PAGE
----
Suppliers are immediately held accountable for product quality as if they are on the shop floor – but that accountability still respects their design authority. In the mid-1980s, when Nagoya’s quality advantage over Detroit was at its height, Japanese suppliers had a 51% share of engineering; American suppliers had 14%. (p. 118) If this sounds inefficient (as Detroit thought it was), consider that a Japanese car at the time had a total design team including suppliers of 485 engineers, as opposed to 900 in America, and “a totally new Japanese car required 1.7 million hours of engineering effort on average and took forty-six months from first design to customer deliveries” while a comparable American vehicle took 3 million hours and took sixty months. (p. 111)
Did I mention that Toyota was more profitable due to its efficiency? This kind of efficiency only existed because there was no duplication of work between suppliers and Toyota. That required that Toyota trust its suppliers to do real value-added work, not just to stamp out parts.
As law matures into a supply chain, consider how little a senior lawyer genuinely trusts his or her suppliers. How much true ownership resides with an e-discovery, analytics, technology, or contract lawyer supplier?
In its most primitive form, the extended legal enterprise consisted of contract lawyers for rent and e-discovery firms that followed orders. Their work was always reviewed closely and not infrequently entirely re-done by law firm associates, all at the client’s cost, and with no mechanism in place to demonstrate that the re-work would result in higher quality. The quality control problems, if quality control was even imagined to be a discipline in this context, were legion.
I was generous to use the past tense in the preceding paragraph. It’s mostly still like this in 2020. We have seen no serious movement on this point in 30 years.
There is an opportunity to create efficiencies at the heart of legal matter execution for any firm that vests true ownership in its supply chain—in plain English, by delegating outcomes rather than delegating tasks. As phrased above, we need to increase the supplier share of engineering. This requires two things: clear outcome specifications (“we need brakes of these precise dimensions with these performance characteristics”), and the cultural ability to trust suppliers.
On the latter point, senior lawyers will usually reject this approach with three words – “it’s my license”.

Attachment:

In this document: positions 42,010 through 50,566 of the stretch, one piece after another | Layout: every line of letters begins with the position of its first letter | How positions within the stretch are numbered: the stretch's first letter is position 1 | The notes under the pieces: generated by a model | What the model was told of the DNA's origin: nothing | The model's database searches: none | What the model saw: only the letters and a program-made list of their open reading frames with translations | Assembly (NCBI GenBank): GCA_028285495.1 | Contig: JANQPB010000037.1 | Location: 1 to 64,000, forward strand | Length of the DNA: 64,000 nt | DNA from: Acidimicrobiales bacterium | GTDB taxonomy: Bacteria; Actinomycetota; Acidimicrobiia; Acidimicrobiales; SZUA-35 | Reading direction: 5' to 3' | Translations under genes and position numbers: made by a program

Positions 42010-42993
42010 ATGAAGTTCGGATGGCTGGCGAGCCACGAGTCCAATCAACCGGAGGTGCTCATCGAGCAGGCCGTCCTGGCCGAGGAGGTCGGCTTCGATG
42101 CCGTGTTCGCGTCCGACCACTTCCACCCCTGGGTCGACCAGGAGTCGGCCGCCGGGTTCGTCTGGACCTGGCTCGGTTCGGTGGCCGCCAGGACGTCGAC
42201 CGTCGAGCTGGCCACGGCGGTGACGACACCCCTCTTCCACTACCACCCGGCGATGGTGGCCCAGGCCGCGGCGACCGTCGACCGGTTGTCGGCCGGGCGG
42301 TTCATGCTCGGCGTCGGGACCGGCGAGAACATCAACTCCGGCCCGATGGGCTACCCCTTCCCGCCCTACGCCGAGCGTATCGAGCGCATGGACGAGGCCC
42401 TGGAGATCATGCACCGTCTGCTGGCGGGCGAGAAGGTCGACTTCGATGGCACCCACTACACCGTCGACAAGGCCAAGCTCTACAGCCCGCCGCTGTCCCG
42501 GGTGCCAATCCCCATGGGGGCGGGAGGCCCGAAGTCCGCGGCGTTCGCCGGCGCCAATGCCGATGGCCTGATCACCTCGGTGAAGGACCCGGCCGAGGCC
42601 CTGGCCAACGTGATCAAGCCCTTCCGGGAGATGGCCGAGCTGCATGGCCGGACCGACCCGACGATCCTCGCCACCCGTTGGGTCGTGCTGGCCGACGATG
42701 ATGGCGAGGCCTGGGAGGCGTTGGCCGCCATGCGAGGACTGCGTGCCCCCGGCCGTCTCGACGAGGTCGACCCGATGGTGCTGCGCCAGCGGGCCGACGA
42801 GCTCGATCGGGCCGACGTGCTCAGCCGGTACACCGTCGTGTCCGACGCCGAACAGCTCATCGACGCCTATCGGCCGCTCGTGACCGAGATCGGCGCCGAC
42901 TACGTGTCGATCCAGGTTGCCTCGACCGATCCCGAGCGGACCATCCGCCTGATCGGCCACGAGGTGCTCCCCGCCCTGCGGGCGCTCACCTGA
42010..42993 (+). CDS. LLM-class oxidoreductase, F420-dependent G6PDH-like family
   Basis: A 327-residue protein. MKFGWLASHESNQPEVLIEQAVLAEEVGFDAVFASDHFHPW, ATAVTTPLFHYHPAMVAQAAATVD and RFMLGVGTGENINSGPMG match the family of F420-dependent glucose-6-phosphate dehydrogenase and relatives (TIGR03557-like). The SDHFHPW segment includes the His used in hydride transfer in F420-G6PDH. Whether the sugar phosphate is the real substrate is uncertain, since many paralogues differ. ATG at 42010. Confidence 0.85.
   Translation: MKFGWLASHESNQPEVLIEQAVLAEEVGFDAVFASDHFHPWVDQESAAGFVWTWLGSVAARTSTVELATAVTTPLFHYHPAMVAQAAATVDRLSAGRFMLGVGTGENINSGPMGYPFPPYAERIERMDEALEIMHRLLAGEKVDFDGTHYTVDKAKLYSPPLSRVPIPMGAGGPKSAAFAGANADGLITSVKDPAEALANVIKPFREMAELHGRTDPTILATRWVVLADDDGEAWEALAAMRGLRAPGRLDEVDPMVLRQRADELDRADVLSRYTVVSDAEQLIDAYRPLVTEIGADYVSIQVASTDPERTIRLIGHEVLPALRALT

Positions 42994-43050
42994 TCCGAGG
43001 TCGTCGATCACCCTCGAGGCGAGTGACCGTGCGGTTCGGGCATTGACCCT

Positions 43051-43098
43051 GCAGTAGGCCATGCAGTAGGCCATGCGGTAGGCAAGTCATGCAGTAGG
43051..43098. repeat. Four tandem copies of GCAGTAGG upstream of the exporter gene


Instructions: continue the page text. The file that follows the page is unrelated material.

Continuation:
This is exactly wrong. “Their license” is overwhelmingly about error prevention, so what serves “their license” is the path that reduces error through the best available means. Suppliers that are trusted, empowered, and held accountable are far more likely to reduce variability. This is a commander’s intent approach that puts quality and effectiveness directly on the table and holds the whole supply chain accountable for the final result.
A Final Word
I want to conclude by addressing an objection that arises when one uses manufacturing examples to elucidate process problems in the information economy.
As discussed above in the section on supplier engineering, the efficiencies captured by Toyota’s process discipline were not only—and not necessarily mostly—on the manufacturing floor. Toyota’s vehicles were not just assembled far more efficiently; they were designed far more efficiently too. Car design blends art and science just as law does, and it is entirely complex and collaborative information work. The process disciplines necessary to efficiently design and engineer the Corolla would be much the same as the process disciplines (theoretically) necessary to efficiently divest the subsidiaries of a multinational company or to construct a summary judgment brief in a complex case. If anything, the Corolla project involves more subjectivity and complexity and has more potential for error and redundancy than those two legal examples.
Lawyers will protest that they are necessarily craftsmen, that their judgment is at the heart of the work. And they are right, but that is even more true of car design. When Toyota gets better design out of a third less work than GM, Toyota wins and GM goes bankrupt.
The examples in Machine tend to come from the manufacturing floor because process is most visible there and errors are easiest to show. But the data collected by the book’s research team related as much to the information economy inside the auto industry as to the physical economy of the plant. The book’s lessons are as powerful for those working with keyboards as they are for those working with robots and wrenches.